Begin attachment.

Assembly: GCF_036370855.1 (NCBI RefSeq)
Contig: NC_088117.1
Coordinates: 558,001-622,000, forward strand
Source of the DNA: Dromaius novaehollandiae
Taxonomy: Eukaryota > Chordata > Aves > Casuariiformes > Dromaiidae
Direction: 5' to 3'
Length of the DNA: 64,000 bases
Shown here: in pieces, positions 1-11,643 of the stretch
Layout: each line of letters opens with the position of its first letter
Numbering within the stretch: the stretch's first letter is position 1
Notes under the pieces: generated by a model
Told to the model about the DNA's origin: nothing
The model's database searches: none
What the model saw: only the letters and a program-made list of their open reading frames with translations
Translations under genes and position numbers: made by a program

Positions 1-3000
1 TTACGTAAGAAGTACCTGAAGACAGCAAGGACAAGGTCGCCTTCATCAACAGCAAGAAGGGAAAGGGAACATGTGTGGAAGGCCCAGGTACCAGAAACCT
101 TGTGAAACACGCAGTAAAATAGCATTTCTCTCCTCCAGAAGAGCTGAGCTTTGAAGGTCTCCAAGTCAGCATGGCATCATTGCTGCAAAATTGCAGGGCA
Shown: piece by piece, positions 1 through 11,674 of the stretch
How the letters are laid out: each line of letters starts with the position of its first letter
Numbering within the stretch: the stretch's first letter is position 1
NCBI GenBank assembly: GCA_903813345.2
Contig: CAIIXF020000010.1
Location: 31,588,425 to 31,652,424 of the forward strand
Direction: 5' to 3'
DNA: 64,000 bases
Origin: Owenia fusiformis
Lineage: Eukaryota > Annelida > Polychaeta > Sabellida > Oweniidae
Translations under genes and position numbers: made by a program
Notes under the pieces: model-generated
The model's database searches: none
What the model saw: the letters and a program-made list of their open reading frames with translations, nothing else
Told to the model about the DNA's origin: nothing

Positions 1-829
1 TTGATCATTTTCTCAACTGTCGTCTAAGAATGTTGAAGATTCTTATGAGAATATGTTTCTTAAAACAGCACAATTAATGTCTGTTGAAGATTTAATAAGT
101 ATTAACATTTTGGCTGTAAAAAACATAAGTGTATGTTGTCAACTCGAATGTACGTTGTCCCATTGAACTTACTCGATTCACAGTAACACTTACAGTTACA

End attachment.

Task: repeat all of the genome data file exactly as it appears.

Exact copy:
Assembly: GCF_036370855.1 (NCBI RefSeq)
Contig: NC_088117.1
Coordinates: 558,001-622,000, forward strand
Source of the DNA: Dromaius novaehollandiae
Taxonomy: Eukaryota > Chordata > Aves > Casuariiformes > Dromaiidae
Direction: 5' to 3'
Length of the DNA: 64,000 bases
Shown here: in pieces, positions 1-11,643 of the stretch
Layout: each line of letters opens with the position of its first letter
Numbering within the stretch: the stretch's first letter is position 1
Notes under the pieces: generated by a model
Told to the model about the DNA's origin: nothing
The model's database searches: none
What the model saw: only the letters and a program-made list of their open reading frames with translations
Translations under genes and position numbers: made by a program

Positions 1-3000
1 TTACGTAAGAAGTACCTGAAGACAGCAAGGACAAGGTCGCCTTCATCAACAGCAAGAAGGGAAAGGGAACATGTGTGGAAGGCCCAGGTACCAGAAACCT
101 TGTGAAACACGCAGTAAAATAGCATTTCTCTCCTCCAGAAGAGCTGAGCTTTGAAGGTCTCCAAGTCAGCATGGCATCATTGCTGCAAAATTGCAGGGCA
Shown: piece by piece, positions 1 through 11,674 of the stretch
How the letters are laid out: each line of letters starts with the position of its first letter
Numbering within the stretch: the stretch's first letter is position 1
NCBI GenBank assembly: GCA_903813345.2
Contig: CAIIXF020000010.1
Location: 31,588,425 to 31,652,424 of the forward strand
Direction: 5' to 3'
DNA: 64,000 bases
Origin: Owenia fusiformis
Lineage: Eukaryota > Annelida > Polychaeta > Sabellida > Oweniidae
Translations under genes and position numbers: made by a program
Notes under the pieces: model-generated
The model's database searches: none
What the model saw: the letters and a program-made list of their open reading frames with translations, nothing else
Told to the model about the DNA's origin: nothing

Positions 1-829
1 TTGATCATTTTCTCAACTGTCGTCTAAGAATGTTGAAGATTCTTATGAGAATATGTTTCTTAAAACAGCACAATTAATGTCTGTTGAAGATTTAATAAGT
101 ATTAACATTTTGGCTGTAAAAAACATAAGTGTATGTTGTCAACTCGAATGTACGTTGTCCCATTGAACTTACTCGATTCACAGTAACACTTACAGTTACA